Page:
A longtime member of the Edgecombe County 4-H program is being rewarded for being an “agvocate” for the agricultural industry and Edgecombe County.
Hallee Whitehurst, the daughter of Ross and Kim Whitehurst, is a freshman at N.C. State University and grew up in the 4-H program starting at age 5 with both parents supporting her both in and out of the show ring. She is majoring in agriculture.
Whitehurst has been awarded multiple scholarships in recognition of her efforts, including a $1,000 Edgecombe County 4-H Livestock Scholarship, a $500 Eastern Carolina Showmanship Circuit scholarship, a $2,000 Gen. Henry Hugh Shelton 4-H Leadership Scholarship and a $2,000 Joe L. Perry 4-H Scholarship.
In a news release announcing the scholarships, it was noted that Whitehurst has an extraordinary background in showing livestock on the local, regional, state and nationals levels.
She was described as a great competitor in the show ring in addition to being a 4-H’er who will assist anyone to fine-tune their showmanship skills if needed.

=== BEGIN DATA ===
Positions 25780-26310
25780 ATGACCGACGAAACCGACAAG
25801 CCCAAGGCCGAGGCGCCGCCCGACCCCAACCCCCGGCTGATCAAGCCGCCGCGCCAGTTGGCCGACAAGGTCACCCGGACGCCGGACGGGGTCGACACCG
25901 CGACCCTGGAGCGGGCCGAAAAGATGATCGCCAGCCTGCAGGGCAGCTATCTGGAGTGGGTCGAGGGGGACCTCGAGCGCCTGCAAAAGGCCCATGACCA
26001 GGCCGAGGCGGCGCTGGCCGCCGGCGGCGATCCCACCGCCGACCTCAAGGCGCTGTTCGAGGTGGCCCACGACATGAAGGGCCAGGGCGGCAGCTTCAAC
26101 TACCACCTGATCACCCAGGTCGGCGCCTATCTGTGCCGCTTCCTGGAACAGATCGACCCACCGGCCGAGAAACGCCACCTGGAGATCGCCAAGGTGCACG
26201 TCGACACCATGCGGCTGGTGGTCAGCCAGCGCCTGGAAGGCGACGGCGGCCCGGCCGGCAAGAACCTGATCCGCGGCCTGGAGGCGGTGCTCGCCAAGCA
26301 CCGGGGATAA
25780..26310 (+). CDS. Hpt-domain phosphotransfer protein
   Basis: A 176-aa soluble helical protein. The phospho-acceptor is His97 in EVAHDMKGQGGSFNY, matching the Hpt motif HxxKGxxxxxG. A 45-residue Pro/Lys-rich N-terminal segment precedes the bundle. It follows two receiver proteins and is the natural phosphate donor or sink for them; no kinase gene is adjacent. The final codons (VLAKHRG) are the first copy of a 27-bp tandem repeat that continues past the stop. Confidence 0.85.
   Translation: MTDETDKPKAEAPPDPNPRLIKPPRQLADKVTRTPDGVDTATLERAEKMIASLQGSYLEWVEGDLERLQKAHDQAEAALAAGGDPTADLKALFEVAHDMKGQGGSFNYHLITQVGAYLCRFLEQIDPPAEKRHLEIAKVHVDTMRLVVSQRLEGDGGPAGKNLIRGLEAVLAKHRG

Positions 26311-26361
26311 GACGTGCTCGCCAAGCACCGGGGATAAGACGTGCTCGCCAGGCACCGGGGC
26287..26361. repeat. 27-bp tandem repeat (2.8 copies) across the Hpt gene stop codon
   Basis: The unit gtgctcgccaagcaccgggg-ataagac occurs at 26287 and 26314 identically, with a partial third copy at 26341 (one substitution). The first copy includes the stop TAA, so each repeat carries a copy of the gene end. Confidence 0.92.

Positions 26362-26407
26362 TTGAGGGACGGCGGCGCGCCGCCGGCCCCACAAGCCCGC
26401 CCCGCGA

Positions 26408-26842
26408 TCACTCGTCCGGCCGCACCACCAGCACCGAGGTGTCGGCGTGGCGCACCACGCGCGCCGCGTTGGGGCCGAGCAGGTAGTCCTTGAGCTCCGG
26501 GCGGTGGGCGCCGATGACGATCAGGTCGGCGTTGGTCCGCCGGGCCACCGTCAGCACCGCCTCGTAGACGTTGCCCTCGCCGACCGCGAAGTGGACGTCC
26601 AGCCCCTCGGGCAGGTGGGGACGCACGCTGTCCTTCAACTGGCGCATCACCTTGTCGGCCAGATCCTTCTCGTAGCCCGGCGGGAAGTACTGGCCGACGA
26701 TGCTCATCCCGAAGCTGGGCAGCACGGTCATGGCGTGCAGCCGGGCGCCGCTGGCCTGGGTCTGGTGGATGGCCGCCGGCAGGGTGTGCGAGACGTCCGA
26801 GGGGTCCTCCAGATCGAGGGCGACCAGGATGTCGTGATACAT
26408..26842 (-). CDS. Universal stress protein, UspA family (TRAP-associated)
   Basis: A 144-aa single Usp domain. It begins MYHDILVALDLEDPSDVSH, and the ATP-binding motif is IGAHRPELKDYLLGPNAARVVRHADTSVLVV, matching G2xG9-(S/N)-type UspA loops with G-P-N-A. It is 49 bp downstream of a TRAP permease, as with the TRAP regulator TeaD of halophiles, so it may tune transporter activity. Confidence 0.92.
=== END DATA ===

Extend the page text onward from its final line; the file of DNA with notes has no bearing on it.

In her livestock scholarship application, Whitehurst said, “Showing livestock is hard work (requiring) dedication and responsibility (and) developing a sense of character, being productive, managing money and time and most importantly having fun and living the best days of our lives.”
Whitehurst also said that even though high school has been difficult the past two years, especially after COVID hit.
“When I step into the barn in the afternoons all my stress and problems go away, livestock showing has challenged me daily and made me into the person I am today,” she said.
Whitehurst is an accomplished exhibitor showing all species of livestock from cattle, sheep, swine & goats. She is known statewide for being a great showman and many breeders want her to show their stock. She has also participated in a variety of programs offered through the 4-H program from leadership to public speaking.
Whitehurst has been an Edgecombe County 4-H Youth Council President, Howlin’ Wolfpack 4-H Club Officer multiple times, has attended programs that teach quality assurance, leadership, citizenship and service throughout her tenure with the 4-H program.
“As the 4-H agent, I am delighted to watch these young people grow and develop their skills,” county Extension Director and Extension Agent 4-H Youth Development Tanya Heath said. “Hailee is one of those 4-H’ers that you will continue to watch her excel no matter what she decides to do later in life. She has a strong work ethic and always strives to do her best. She will be missed in her 4-H club and county program, but I just hope her years as a 4-H volunteer are just getting started.”